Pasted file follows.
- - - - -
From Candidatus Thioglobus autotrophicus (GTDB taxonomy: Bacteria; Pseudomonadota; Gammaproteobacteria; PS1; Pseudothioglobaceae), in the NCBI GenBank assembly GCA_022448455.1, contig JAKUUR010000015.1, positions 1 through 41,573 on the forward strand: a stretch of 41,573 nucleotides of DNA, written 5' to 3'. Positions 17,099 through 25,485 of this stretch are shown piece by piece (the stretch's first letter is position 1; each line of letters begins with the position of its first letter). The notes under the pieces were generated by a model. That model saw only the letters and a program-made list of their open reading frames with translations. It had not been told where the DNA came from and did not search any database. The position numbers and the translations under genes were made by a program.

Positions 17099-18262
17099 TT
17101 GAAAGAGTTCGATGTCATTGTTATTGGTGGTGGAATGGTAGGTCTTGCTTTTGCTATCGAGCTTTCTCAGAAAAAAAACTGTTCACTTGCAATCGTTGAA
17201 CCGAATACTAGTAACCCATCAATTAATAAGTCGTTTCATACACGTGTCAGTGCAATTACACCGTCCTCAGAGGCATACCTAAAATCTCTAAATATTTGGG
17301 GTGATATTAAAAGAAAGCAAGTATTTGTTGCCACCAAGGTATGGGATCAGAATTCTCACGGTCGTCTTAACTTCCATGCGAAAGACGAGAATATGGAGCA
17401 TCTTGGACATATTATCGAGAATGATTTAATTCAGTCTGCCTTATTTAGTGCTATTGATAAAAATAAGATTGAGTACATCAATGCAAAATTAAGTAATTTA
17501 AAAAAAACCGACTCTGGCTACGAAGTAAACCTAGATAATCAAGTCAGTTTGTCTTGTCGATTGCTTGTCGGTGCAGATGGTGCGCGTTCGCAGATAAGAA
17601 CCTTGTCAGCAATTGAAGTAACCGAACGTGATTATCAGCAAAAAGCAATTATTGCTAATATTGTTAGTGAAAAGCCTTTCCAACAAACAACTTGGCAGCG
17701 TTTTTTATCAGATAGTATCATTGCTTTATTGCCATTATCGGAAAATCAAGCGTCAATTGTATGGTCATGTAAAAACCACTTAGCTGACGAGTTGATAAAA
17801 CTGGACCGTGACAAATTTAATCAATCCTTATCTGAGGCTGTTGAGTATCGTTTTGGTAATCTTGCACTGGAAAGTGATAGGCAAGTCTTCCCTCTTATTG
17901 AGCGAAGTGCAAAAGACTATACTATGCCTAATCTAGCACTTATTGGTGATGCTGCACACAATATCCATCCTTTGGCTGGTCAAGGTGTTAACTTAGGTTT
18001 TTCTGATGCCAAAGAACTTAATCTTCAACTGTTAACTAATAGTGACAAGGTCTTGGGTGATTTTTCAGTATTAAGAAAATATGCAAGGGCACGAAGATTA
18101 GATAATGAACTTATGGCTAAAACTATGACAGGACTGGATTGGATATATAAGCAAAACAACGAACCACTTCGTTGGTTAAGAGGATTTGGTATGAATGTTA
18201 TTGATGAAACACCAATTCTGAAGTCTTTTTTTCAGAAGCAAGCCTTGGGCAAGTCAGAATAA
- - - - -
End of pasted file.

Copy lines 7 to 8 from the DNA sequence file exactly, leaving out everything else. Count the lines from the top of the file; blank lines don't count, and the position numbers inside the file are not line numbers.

17401 TCTTGGACATATTATCGAGAATGATTTAATTCAGTCTGCCTTATTTAGTGCTATTGATAAAAATAAGATTGAGTACATCAATGCAAAATTAAGTAATTTA
17501 AAAAAAACCGACTCTGGCTACGAAGTAAACCTAGATAATCAAGTCAGTTTGTCTTGTCGATTGCTTGTCGGTGCAGATGGTGCGCGTTCGCAGATAAGAA